One reason John McAfee moved to Belize was his view of American wealth.
The tech tycoon, who all but invented the computer security industry with his anti-virus software and is now on the run in Belize after being sought for questioning in a murder, moved to the tiny Central American country to escape what he saw as an over-materialistic and over-regulated culture of wealth in America.
It all started in the mid-2000s, when his tech fortune topped $100 million.
He built a mansion in Colorado, a sprawling ranch in New Mexico, and had homes in Utah and California – not to mention countless real-estate holdings that were investments. He had a private jet along with a fleet of other hobby planes. He started collecting antiques and art.
But in 2008, when the housing market crashed along with financial markets, McAfee's fortune evaporated. The value of this real estate plunged. His financial investments, some of which were tied to Lehman Brothers, also tanked.
By 2009, his $100 million fortune had shrunk to around $4 million, and he was auctioning off properties to the highest bidders. He gave lots of his other material goods to charity. (Read more: Millionaires' Charitable Giving Averages Nine Percent of Income)
After his crash, McAfee became a born-again anti-materialist.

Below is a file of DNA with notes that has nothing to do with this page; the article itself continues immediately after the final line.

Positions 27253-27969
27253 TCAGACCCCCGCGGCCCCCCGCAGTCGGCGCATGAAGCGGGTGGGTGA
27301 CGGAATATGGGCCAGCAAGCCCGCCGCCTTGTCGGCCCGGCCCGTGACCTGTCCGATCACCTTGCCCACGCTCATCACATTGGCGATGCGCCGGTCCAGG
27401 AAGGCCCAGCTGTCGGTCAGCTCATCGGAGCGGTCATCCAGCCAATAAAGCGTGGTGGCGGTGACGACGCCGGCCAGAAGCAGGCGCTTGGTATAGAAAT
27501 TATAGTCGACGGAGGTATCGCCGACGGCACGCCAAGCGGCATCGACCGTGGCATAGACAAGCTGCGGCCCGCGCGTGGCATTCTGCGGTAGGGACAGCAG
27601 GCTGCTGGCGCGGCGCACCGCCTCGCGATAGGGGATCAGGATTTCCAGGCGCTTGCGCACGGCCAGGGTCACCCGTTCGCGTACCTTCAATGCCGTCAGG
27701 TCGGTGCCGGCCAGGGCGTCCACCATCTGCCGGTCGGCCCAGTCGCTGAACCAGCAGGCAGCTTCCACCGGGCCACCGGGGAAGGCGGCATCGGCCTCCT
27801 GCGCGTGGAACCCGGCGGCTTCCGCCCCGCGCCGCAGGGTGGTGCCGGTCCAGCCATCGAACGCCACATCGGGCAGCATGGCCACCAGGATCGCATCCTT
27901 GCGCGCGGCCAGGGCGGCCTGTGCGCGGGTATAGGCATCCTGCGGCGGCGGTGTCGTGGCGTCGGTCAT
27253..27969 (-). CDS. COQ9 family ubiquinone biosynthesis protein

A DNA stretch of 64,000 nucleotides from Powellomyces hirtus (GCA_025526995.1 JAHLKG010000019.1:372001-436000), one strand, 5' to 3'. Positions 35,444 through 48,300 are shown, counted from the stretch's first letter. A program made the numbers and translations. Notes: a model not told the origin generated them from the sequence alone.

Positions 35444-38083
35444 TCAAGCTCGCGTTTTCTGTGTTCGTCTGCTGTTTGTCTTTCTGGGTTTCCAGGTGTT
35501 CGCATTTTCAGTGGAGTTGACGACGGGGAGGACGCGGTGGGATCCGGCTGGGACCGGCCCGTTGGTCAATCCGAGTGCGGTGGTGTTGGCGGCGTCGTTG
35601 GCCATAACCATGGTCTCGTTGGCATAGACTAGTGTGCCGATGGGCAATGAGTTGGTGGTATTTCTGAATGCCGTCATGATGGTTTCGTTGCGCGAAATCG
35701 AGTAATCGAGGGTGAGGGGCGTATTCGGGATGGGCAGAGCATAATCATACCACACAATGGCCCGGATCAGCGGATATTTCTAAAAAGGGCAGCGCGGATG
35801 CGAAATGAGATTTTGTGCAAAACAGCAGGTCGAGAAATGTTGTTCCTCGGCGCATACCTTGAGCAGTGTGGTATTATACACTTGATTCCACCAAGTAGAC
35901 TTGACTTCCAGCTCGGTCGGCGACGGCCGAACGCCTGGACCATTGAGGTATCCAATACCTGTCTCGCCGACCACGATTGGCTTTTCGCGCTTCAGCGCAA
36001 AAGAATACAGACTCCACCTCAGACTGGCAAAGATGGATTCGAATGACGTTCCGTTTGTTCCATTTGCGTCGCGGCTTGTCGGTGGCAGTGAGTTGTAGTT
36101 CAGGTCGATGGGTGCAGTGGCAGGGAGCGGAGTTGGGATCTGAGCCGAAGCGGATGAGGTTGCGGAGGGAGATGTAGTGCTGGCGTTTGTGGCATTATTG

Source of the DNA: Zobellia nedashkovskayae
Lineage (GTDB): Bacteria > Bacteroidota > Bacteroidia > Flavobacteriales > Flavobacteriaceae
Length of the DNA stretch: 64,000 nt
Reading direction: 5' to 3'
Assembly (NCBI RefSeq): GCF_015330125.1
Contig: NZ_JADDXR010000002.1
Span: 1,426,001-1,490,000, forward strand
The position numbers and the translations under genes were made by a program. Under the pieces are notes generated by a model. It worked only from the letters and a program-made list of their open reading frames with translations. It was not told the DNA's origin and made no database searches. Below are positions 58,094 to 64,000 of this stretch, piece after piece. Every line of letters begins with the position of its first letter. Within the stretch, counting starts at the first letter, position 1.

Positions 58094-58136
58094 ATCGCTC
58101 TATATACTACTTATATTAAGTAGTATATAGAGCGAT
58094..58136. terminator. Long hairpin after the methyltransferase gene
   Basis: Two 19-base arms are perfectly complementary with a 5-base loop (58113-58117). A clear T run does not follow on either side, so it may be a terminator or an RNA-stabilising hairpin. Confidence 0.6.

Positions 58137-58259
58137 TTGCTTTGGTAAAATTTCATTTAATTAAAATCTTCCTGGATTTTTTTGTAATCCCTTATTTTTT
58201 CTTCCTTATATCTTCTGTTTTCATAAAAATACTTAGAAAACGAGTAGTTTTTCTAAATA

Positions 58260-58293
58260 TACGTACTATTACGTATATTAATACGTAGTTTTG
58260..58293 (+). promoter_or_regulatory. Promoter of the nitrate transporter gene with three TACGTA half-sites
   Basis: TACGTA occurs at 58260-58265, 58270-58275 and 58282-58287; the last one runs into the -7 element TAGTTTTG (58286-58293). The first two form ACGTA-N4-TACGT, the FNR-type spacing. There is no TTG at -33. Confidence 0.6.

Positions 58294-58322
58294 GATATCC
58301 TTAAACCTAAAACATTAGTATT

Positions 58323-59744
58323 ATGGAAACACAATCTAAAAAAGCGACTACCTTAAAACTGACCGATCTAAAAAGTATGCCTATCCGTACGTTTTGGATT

"Stuff by itself has little value," he told me in 2010, in an interview recounted in "The High-Beta Rich."
He said he rarely visited the houses he owned, or enjoyed the things he bought. The more he bought, in fact, the less he enjoyed his bounty. Each successive purchase needed to be larger than the last to excite him – and soon it all became just "stuff."
He said the "pursuit of things" distracted him from his real joy in life, which was creating companies. He told me that too many entrepreneurs in America are just in it for the wealth, not for creating something of lasting value.
"We have over time equated entrepreneurialism with the drive to accumulate wealth," he said. "It's a perversion of values."
Of course, it's easy for someone who's lost most of their material things to become anti-materialistic. (Read more: Former Citi CEO Says 'Simpler Is Better')
Yet moving to the jungles of Belize was both an escape and a return to his roots. He said that in Belize's lax regulatory regime, starting companies was easy. He was launching a drug company to make vaccines from jungle plants. And he had launched a ferry business.
Sitting in his bedroom overlooking the jungle and a waterfall, he said, "I have all I need right here. I don't need much really."
Now, the nature of that drug company, his guns, and his unleashed "Heart of Darkness" lifestyle is being viewed through a much darker lens. He is wanted for questioning in the murder of his neighbor, who had been in a dispute with McAfee. He has told CNBC that he had nothing to do with the murder, though he remains on the run, moving every four hours. He said he fears for his life if the police catch him and has told business associates that the police are out to get him for money and political revenge.
However this odd case turns out, McAfee's Gospel of Wealth – and the path that all that wealth can lead to – is worth remembering.
-By CNBC's Robert Frank
Follow Robert Frank on Twitter: @robtfrank